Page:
Balsamic vinegar adds the perfect complement to the traditional flavors of mustard and brown sugar for this glaze, creating a dark and caramelized coating for baked ham.
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"I've always wondered why it is said that hams are baked and turkeys are roasted, when they're both cooked in the oven the exact same way! Most hams come cured and are already fully cooked, which makes baking them a no brainer; you're basically heating up the ham with a nice sticky glaze brushed on top. A ham is simple to feed to a crowd at a party; they can serve themselves, and make sanwiches if you put out biscuits or buns. Children love it, and ham is good at room tmeperature or cold as it is hot."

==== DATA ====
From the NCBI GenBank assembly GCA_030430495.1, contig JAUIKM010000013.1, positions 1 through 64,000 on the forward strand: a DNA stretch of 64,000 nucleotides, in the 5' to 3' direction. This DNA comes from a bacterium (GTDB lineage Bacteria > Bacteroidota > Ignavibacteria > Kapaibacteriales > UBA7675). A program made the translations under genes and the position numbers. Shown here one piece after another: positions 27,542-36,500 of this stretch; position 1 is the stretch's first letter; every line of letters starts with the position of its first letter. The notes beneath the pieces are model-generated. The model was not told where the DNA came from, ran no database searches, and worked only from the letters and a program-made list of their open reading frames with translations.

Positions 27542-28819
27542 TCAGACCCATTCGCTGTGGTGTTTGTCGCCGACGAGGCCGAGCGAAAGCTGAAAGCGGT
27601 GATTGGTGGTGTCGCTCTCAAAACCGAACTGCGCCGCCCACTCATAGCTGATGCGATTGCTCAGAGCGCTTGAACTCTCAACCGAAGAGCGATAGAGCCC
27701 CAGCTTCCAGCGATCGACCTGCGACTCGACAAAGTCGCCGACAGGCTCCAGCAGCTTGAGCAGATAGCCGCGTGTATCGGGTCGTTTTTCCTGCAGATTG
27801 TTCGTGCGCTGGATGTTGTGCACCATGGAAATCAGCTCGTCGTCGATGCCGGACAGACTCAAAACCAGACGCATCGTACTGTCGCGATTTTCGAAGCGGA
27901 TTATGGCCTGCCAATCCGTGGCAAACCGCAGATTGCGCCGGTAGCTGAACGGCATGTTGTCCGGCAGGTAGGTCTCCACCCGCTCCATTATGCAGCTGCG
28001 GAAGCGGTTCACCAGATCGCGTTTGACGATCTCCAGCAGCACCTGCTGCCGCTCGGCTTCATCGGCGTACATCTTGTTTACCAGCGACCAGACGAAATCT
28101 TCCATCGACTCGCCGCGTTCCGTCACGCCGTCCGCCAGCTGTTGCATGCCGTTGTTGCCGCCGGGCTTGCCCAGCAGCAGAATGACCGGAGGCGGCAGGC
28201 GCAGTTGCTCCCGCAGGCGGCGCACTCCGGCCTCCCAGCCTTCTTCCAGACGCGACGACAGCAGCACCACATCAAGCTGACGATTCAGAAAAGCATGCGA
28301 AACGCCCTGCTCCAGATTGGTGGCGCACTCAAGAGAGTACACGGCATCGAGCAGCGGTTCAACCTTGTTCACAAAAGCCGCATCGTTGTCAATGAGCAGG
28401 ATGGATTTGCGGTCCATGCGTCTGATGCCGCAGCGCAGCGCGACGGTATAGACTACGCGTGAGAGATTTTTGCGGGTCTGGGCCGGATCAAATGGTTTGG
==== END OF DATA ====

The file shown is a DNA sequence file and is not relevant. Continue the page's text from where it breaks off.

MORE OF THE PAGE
- Bake to internal temperature of 140 degrees.
- Recommend baking ham, cut side down - this enables the glaze to be applied to the entire exterior of the ham, makes the ham stable in the roaster, and allows the cut portion of the ham to stay moist – and roast in the glaze accumulated in the bottom of the roaster
- Lining the roaster with foil is excellent idea – easier removal of ham – and speedy clean up.
- Can use any type of balsamic vinegar – does not have to be aged vinegar.
- If desired, glazing more than 30 minutes is okay, just makes the glaze more carmelized and “yummy.”
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